Psychologists answer 911 calls in one municipality in North Carolina.

Psychologists answer to 911 calls in one municipality in North Carolina.

Everyone is instructed to dial 911 in an emergency to summon the police, fire department, or emergency medical assistance. But what if the caller doesn’t require assistance because of a fire, an accident, or a crime?

I feel a little bit hazardous to myself,” one recent Durham, North Carolina, 911 caller remarked. Not anybody else to the hospital I would want to go. I lack a means of transportation.

The person who answered the phone was Leigh Mazur, who differs from other 911 responders in several ways.

Have you ever tried to harm or kill yourself previously, as you describe having ideas of being hazardous to yourself? Mazur questioned.

She is a licensed clinical social worker and one of a small group of mental health specialists working with the city’s Holistic Empathetic Assistance Response Team, or HEART, a pilot program that seeks to better match 911 responses to callers’ actual needs by placing mental health specialists in the call center itself.

Jordan Hyler, a certified mental health clinician, and HEART member stated, “We as clinicians have greater training in mental health and just diagnosing folks who are dealing with that.”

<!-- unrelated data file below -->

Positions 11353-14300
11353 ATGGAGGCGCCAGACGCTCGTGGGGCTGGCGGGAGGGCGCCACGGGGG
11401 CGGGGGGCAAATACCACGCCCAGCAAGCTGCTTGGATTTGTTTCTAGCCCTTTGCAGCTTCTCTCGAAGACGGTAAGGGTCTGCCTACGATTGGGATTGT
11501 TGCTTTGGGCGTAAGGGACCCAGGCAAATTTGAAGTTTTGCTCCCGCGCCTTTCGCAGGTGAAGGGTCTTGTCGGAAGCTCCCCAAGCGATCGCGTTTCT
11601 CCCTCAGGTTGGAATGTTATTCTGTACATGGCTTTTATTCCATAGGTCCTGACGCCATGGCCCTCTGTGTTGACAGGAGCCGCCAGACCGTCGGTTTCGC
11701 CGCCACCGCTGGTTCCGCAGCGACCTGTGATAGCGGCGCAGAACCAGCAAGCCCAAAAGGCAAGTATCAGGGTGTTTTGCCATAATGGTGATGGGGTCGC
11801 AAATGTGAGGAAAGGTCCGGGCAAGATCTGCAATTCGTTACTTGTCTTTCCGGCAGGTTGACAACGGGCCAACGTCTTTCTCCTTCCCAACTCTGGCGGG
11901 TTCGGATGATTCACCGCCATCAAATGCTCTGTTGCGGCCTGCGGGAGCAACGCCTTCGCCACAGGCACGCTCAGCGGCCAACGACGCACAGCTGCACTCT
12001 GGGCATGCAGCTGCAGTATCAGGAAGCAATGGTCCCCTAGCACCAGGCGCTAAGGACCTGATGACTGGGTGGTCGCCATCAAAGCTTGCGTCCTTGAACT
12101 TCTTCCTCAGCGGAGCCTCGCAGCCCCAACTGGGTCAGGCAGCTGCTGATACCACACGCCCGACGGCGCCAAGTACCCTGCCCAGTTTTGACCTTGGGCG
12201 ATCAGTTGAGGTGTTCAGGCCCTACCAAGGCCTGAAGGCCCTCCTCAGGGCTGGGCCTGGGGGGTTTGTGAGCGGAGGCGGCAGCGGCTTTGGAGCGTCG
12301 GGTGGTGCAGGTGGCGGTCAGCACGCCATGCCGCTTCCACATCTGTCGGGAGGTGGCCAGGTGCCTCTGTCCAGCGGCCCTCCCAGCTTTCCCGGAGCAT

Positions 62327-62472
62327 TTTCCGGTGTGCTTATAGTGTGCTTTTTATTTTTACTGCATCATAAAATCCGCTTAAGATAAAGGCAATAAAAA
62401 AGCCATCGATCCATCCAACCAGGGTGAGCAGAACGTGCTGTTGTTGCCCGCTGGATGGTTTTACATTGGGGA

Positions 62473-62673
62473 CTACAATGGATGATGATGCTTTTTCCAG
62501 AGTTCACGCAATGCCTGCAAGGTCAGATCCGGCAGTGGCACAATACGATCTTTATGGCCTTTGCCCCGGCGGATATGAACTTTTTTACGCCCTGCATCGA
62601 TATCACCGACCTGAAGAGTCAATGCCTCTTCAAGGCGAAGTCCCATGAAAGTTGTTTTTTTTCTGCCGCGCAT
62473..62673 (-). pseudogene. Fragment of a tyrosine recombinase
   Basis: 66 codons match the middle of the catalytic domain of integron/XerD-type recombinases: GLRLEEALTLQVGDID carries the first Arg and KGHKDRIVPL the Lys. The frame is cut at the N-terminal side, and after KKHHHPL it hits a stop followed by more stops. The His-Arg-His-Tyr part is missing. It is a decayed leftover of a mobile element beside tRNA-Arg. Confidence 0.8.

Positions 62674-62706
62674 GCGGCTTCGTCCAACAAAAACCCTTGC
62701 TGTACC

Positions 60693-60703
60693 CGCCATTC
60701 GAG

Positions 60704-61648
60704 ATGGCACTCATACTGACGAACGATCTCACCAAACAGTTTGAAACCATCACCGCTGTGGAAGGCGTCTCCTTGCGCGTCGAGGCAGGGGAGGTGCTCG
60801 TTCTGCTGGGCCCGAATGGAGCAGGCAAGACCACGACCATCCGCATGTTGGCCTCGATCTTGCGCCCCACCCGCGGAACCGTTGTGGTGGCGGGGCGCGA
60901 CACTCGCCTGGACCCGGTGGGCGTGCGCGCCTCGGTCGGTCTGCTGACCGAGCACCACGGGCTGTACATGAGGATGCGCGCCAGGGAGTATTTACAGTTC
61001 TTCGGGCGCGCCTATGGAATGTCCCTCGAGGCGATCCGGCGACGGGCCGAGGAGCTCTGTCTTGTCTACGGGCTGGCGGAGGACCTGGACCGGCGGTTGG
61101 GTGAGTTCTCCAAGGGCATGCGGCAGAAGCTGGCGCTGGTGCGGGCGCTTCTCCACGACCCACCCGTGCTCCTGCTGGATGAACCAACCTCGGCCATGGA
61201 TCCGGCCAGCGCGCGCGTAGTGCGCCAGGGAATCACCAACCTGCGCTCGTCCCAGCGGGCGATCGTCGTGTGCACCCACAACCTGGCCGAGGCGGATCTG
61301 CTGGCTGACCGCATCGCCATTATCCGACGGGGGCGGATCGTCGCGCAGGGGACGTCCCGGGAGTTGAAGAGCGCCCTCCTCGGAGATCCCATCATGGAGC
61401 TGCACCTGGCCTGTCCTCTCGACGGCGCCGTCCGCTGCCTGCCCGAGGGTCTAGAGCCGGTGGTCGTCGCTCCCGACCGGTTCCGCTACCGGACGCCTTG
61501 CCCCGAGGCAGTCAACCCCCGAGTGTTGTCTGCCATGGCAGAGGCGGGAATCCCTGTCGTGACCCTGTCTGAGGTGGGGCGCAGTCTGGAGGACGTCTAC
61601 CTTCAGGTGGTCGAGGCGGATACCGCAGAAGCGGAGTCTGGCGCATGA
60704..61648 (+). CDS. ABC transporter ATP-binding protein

The HEART team was successful in bringing Mazur’s caller to a hospital in their situation. Hyler, however, informed Gupta that the callers’ needs might vary; some may be seeking assistance with suicidal thoughts or self-harm, while others may be dealing with domestic abuse and violence. The crew receives complaints about loitering and trespassing rather frequently. It frequently involves someone who is homeless or struggling with substance abuse and mental health issues.

According to national studies, between 19% and 38% of 911 calls are believed to be about these types of problems; nevertheless, armed police response is not always necessary.

While opinions on dialing 911 were generally the same regardless of race or ethnicity, opinions on the effectiveness of the number varied by age, with 44% of those under 30 doubting its efficacy while more than half of people over the age of 30 agreed.